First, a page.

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QSuper's investment strategy is based on a set of 14 investment principles1 that are at the core of how we invest members’ funds.
One of those principles states that: “Illiquid assets enhance risk-adjusted returns and they can be effectively accessed when investment time horizons are sufficiently long.”
Putting that principle into action has driven QSuper’s investments on members behalf in three well-known types of illiquid investments – private equity,2 as well as infrastructure and real estate. At the end of December 2018, private equity investments represented around 6% of the value of QSuper’s Balanced option.3
The potential for higher returns than what’s possible for share market investments is a significant influencer for our private equity program.
Investors demand higher potential returns from investments associated with higher risk. That’s logical, and there are specific risks associated with private equity.
“Illiquidity”, the inability to quickly convert an investment into cash, is arguably the biggest risk associated with private equity.
Unlike shares of listed companies on stock exchanges, privately owned companies don’t trade on exchanges. Buying or selling privately owned companies is usually a lengthy process involving a relatively smaller number of parties.
Not being able to quickly sell if you want to, is a risk.
Because of this illiquidity, private equity investors demand higher potential returns.
That’s also QSuper’s view and that’s why when we invest in private equity, we do so with the aim of trying to achieve higher long-term returns than what can be delivered by share markets.4
Diversification is also a feature of private equity and that’s another reason for our investment in this asset class. By investing in private equity, we diversify away from the risks associated with share market investments.
Companies listed on share markets are in effect valued every millisecond. They’re also required to provide quarterly earnings reports.
Privately owned businesses are free from these pressures and instead management teams can execute multi-year business plans knowing that private equity investors are generally more patient and are looking for longer term results, not quick gains.
Launched 50 years ago, KinderCare5 is now the largest child-care provider in the US serving around 185,000 families in 39 states and Washington DC.
It’s also owned by a private equity fund – in which QSuper is an investor – that’s managed by Partners Group,6 a global private markets investment manager.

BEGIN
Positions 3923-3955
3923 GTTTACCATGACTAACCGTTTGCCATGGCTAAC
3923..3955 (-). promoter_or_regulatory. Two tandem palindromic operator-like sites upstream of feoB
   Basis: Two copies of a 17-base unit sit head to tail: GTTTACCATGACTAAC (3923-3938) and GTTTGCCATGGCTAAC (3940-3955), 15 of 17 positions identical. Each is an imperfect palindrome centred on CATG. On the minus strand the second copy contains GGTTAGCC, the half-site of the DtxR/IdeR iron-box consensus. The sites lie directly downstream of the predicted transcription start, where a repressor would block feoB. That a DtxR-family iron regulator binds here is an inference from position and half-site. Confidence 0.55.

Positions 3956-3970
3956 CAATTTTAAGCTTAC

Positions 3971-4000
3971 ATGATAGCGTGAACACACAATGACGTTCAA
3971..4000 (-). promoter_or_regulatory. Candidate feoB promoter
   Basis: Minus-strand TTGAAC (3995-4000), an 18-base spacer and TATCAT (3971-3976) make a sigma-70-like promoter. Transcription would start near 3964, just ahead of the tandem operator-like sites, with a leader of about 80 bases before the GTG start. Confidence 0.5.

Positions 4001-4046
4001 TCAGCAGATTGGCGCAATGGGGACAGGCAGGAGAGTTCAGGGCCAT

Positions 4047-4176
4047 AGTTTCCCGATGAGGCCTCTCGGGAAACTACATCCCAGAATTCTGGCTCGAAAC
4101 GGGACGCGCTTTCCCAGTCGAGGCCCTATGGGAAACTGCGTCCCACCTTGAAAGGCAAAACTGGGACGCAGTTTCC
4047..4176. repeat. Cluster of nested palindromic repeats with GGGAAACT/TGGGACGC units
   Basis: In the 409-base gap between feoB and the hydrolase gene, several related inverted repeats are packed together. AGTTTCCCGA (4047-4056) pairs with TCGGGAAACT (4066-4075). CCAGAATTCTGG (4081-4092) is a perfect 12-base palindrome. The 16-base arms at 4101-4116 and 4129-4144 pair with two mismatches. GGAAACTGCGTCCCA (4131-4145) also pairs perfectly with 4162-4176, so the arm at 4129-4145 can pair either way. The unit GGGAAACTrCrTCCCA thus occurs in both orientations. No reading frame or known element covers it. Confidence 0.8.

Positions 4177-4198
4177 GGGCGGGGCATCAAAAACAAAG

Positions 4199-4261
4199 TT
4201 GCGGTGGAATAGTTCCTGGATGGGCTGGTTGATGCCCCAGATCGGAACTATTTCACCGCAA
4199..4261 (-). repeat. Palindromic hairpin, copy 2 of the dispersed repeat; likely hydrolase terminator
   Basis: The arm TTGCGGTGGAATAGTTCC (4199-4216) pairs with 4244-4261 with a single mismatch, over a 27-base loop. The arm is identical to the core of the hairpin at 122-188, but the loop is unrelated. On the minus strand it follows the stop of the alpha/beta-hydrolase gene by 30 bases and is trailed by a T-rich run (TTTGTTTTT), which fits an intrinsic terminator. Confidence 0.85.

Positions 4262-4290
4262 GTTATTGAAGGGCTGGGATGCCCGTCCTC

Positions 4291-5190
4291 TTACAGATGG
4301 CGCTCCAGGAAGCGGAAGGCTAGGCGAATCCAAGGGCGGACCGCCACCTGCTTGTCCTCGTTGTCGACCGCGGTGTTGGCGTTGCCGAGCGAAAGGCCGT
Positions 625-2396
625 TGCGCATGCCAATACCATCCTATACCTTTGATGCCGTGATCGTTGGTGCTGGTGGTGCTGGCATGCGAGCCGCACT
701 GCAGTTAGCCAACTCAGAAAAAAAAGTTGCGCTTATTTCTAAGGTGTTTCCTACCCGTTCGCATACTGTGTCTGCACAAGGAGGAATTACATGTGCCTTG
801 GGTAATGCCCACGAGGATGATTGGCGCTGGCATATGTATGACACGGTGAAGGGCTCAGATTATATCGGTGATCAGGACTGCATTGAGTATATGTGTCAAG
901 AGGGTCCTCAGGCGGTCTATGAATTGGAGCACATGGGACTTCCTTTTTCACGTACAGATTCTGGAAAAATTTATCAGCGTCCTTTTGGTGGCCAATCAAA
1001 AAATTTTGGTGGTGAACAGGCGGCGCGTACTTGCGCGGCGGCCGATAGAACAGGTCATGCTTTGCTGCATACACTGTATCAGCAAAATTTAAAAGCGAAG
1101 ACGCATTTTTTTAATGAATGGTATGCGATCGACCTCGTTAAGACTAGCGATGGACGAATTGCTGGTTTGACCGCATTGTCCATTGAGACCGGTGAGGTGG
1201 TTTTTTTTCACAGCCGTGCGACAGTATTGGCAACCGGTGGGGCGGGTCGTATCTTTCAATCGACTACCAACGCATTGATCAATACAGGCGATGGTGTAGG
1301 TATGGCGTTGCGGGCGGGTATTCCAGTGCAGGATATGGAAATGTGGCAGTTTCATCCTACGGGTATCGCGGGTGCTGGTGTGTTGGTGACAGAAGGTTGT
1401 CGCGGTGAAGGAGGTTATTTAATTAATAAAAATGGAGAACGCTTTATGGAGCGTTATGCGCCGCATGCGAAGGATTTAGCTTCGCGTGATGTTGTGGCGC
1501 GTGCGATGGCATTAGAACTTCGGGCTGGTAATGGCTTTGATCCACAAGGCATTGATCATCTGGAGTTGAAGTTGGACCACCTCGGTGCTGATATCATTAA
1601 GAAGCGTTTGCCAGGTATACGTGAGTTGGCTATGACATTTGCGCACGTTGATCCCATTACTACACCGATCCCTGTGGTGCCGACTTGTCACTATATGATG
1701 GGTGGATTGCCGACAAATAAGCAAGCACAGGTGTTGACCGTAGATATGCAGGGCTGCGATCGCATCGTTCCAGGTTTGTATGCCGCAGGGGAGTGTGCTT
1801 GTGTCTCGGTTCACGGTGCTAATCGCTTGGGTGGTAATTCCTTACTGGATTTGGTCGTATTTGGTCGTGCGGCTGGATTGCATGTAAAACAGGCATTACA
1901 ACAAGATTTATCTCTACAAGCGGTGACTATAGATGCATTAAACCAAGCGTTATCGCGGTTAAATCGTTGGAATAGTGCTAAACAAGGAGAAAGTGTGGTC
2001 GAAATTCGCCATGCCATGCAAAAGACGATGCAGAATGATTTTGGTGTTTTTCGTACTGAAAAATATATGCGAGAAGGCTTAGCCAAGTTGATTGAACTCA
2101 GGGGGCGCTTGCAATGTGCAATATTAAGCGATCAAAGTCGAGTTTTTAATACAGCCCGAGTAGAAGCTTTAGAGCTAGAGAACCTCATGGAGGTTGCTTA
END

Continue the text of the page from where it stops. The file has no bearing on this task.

KinderCare’s before and after Partners Group stories are huge contrasts.
By 2012, KinderCare had suffered 14 consecutive quarters/42 months of decline, with underperforming and underutilised centres. Only 35 percent of centres were accredited by independent groups.
Change came in 2015 when KinderCare was bought by Partners Group, who brought to the table their deep experience in private equity, global exposure and a focus on long-term, responsible growth.
Since then, KinderCare has racked up more than 22 consecutive quarters/more than 66 months of growth.
Rather than looking for quick wins, Partners Group looked at KinderCare’s five to 10-year profitability and revenue growth trajectory.
QSuper’s investment in KinderCare has performed well, so far, having delivered a return of around 26 percent per annum.7
Independent assessments now consistently demonstrate that KinderCare children are, on average, four months ahead of their peers in kindergarten readiness.
The company is now America’s most accredited early learning provider – with nearly 100 percent of KinderCare centres accredited.
Private equity has helped to make all this possible. That’s a good investment as well as a good societal outcome.
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2 Private equity describes investment funds and investors that directly invest in privately owned companies that don’t trade on stock exchanges.
3 This refers to the accumulation account of QSuper’s Balanced option.
4 Specifically, QSuper’s private equity return target is the MSCI World (Ex-Australia) Total Return Index (this index is a measure of the performance of the global share market excluding Australian shares) + 3% percent per annum, with currency exposure hedged back into AUD and net of fees and taxes.
7 This is an internal rate of return measurement from acquisition of KinderCare in 2015 by a Partners Group private equity fund, to the end of December 2018. The internal rate of return is commonly used to measure the investment performance of private equity investments. The term internal refers to the fact that the internal rate excludes external factors, such as inflation, the cost of capital, or various financial risks. It is also called the discounted cash flow rate of return.
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